One of the greatest obstacles for the Sri Lankan LGBTQI community to develop a strategy of this nature has been the dominant position of non-governmental organisations, often run by individuals who neither travel with a Sri Lankan passport nor speak and write the local languages. Just as in the broader NGO-sphere, this has led to an ‘LGBTQI-NGO-industrial complex’, in which people in control of such organisations have emerged as the influential ‘public faces’ of Sri Lankan LGBTQI activism, especially in Colombo’s elite circles and in international LGBTQI rights advocacy. This trend has considerably hindered efforts of Sri Lankan citizens capable of launching locally-grounded queer liberation initiatives.
The All-Out petition: Jeopardising true Sri Lankan LGBTQI activism?

As the local LGBTQI community launched the collective effort for intersectional and critical engagement, the elite leadership of NGO-industrial LGBTQI activism deployed its international contacts to push the government of the Democratic Socialist Republic of Sri Lanka against the wall. All Out, an international LGBTQI advocacy and campaigning organisation, recently started a campaign – in partnership, as All Out informed this writer on Twitter, with an infamous Sri Lankan organisation – calling upon the European institutions to not to approve a GSP+ trade deal for Sri Lanka until Colombo scraps its ‘anti-gay law’. Most intriguingly the petition carries the by-line ‘no deal for homophobes’. It is the government of Sri Lanka, which voted at the UN in favour of the SOGIE Expert (and the only South Asian government to do so) that this apparently ‘Sri Lankan’ organisation is encouraging the world to view the country as ‘homophobic’.

All Out Strengthening anti-LGBTQI lobbies?
Conflating LGBTQI rights issues with Colombo’s international trade deals is an ill-conceived and politically myopic step that strengthens the hands of anti-LGBTQI, if not anti-human rights lobbies, giving them added reason to reiterate the often-repeated claim that LGBTQI rights are a Western import of no relevance to Sri Lanka. This petition’s greatest beneficiaries, if any, are those reciting the ‘batahira kumanthrana’ mantra whenever a fundamental rights issue is raised. This petition risks jeopardising local LGBTQI activists who have been working hard to develop an initiative that connects discrimination on the basis of gender identity/expression and/or sexual orientation with the broader spectrum gender-based oppressions, thereby developing a locally conceived and much needed dialogue on Queer Liberation.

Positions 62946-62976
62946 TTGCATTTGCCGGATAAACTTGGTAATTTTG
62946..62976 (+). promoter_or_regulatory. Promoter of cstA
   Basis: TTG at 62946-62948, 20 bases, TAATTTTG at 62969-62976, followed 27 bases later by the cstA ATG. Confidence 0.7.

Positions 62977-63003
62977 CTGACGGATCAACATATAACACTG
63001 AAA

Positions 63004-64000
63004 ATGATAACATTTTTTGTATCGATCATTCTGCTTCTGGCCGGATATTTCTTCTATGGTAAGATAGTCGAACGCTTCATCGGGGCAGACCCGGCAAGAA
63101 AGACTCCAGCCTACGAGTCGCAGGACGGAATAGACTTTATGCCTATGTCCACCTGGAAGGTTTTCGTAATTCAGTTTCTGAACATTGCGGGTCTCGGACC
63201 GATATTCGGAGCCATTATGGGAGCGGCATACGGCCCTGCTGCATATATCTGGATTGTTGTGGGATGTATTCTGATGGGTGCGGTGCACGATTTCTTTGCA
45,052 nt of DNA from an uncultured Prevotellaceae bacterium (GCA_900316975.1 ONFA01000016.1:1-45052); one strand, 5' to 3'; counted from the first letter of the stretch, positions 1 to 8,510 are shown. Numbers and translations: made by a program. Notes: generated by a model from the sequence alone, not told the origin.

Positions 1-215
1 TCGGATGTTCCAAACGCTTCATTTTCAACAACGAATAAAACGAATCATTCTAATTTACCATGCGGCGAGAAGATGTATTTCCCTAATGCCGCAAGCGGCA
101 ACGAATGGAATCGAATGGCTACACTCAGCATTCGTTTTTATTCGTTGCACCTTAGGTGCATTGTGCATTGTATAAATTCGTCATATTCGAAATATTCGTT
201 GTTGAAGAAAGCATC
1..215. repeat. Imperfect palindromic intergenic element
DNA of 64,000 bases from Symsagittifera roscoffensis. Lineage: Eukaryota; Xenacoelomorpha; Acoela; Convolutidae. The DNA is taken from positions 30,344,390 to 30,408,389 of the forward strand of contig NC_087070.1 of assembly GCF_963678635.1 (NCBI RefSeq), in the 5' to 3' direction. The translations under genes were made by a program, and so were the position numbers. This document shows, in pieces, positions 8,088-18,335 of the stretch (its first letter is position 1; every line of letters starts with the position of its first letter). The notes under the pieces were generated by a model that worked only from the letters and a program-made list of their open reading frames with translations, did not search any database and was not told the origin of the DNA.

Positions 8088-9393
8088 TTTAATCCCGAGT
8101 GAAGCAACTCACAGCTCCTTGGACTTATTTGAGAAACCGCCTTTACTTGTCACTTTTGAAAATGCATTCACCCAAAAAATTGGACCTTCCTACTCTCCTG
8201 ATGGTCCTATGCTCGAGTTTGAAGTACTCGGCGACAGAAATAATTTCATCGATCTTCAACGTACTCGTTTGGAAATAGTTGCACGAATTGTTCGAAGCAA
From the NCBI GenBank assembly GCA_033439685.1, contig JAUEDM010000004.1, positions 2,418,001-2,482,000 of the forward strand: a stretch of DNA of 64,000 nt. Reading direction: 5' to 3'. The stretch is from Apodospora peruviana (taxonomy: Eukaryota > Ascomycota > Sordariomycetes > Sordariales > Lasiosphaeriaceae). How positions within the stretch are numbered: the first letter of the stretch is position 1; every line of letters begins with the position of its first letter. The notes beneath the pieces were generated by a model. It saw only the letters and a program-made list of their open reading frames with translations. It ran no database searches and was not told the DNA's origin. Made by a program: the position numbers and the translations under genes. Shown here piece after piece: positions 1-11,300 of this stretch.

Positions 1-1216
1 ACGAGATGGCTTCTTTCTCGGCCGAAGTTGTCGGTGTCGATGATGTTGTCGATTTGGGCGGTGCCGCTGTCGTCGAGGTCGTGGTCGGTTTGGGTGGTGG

The path forward?
A responsible LGBTQI organisation, if it cares for Sri Lanka’s LGBTQI citizens, and focuses on repealing Article 365 of the Penal Code and ensuring constitutional provisions on SOGIE-related equality, has an obligation to distance itself from such ill-advised measures. The path forward for gender and social justice, including the consolidation of citizens’ fundamental rights and equality irrespective of their gender identity/sexual orientation, lies in working with, and being constructively critical of, our government, but not working against it, or discrediting it on the world stage.

By no means does this involve a condemnation of international partnerships and collaborations. In an interdependent world, they are crucial and most welcome. They should, however, strengthen local LGBTQI activists working hard for Queer Liberation and not, as this petition has done, weaken them and strengthen NGO industrialists who ‘use’ Sri Lanka’s LGBTQI community to advance their self-centred careerist agendas.

(Dr. Chamindra Weerawardhana (@fremancourt) is a Research Fellow at Queen’s University Belfast and board member of Sibéal, the Irish Feminist and Gender Studies network.)